Subsidies like that for mid-day meals are of benefit not only directly to children who receive the meals but they may also improve children’s educational outcomes—a hungry child learns less—and long-term income prospects, as well as reducing child labour and the bondage that afflicts many children. The employment guarantee system operates when there is agricultural drought or depression and meets, with appropriate conditions or tests of need, the specific and devastating problems that confront rural employment.

So what do you do when the “irresistible force” of the idea of UBI meets “pesky reality?” You modify the idea of UBI and, in effect, consider something that is not what you define as a Universal Basic Income or suggest ending some other subsidies which have clear and strong rationales. I do not think that is what I would have done. If the universality intrinsic to Universal Basic Income is desirable then surely it should not be undermined. If universality is not a fair and good principle then the case for a genuinely UBI does not stand up.

You discuss another aspect of vulnerability in relation to social evils such as alcohol and tobacco. I was, as you know, concerned about “temptation goods” and you discuss whether additional income from a UBI might be spent on wasteful activities. Your evidence shows that “social evils” form a smaller share of consumption as overall consumption increases. But where there was an individual problem, the remedy I advocated was renunciation, not limiting the incomes of the poorest. If anyone should have their income restricted to limit temptation and vice, it would surely be the very rich: I have heard that some super rich can fly from their palaces in helicopters and even have a choice of a helipad.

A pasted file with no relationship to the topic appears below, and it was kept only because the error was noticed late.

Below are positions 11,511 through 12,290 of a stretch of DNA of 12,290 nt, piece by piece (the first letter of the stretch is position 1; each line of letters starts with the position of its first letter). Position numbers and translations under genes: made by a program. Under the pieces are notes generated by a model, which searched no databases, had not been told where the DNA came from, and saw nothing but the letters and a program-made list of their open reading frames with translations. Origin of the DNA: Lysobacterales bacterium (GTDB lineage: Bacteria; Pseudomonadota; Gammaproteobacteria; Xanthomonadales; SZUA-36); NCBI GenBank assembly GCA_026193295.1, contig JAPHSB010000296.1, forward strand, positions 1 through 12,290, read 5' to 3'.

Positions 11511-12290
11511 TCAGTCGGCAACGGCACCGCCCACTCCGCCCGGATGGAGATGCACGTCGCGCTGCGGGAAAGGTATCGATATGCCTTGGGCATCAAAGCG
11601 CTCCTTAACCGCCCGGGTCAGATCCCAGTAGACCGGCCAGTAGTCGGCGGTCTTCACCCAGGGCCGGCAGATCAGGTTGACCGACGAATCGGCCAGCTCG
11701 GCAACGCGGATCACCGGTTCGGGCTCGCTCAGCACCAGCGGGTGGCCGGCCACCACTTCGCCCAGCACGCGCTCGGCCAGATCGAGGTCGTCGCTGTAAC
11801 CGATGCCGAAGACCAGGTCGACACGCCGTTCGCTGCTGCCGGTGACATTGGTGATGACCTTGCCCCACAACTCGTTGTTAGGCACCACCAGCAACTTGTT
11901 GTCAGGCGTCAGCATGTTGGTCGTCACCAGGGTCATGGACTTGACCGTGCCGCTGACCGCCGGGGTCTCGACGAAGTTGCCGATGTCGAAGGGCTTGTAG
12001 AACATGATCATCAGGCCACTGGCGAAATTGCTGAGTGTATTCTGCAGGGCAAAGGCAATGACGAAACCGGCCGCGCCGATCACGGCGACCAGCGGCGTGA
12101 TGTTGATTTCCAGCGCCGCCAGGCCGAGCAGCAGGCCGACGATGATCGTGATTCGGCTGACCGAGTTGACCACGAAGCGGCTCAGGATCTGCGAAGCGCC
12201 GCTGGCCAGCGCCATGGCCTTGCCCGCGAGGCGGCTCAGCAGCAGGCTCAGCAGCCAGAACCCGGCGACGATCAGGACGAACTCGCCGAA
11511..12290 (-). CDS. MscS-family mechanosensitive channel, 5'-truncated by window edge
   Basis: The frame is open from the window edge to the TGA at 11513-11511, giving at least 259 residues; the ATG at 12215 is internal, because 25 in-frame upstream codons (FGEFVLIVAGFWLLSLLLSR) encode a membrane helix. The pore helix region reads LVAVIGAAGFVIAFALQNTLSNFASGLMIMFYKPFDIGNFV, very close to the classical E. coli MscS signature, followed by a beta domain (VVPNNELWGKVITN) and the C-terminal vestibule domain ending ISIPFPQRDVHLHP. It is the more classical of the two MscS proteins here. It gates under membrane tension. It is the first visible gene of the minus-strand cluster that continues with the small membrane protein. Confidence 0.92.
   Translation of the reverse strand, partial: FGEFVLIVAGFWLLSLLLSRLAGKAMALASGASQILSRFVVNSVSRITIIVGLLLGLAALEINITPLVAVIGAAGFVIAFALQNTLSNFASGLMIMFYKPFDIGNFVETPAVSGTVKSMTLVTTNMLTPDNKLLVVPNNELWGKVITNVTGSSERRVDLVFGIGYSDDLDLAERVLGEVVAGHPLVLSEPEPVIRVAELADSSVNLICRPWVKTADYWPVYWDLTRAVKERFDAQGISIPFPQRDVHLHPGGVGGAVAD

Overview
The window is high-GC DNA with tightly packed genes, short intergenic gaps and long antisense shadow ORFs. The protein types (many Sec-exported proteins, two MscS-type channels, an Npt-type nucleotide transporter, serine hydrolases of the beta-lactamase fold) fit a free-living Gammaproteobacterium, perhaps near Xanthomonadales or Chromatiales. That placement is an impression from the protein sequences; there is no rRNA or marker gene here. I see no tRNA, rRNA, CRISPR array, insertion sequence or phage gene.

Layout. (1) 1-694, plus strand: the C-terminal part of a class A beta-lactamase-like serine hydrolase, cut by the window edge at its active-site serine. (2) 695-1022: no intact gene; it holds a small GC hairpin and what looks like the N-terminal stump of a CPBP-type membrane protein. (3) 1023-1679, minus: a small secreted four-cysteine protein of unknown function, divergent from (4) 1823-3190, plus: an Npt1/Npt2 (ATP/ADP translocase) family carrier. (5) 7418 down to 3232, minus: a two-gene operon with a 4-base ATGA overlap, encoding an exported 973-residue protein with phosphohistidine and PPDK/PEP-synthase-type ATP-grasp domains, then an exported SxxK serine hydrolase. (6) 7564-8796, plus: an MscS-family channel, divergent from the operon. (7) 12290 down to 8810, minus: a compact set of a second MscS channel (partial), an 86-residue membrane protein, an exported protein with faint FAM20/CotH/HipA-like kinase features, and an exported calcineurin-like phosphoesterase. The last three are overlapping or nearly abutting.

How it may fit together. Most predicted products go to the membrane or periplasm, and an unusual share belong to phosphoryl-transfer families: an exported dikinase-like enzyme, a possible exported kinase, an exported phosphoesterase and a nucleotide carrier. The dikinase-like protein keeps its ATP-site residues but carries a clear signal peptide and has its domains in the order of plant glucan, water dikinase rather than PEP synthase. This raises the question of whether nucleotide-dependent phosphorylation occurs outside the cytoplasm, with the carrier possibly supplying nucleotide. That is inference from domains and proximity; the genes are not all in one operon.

Other dangers are inefficiency and corruption. You wrote: “the success of the UBI hinges on the success of JAM” (para 9.77). Can we really assume that all the very poorest will be financially included? You also warn that: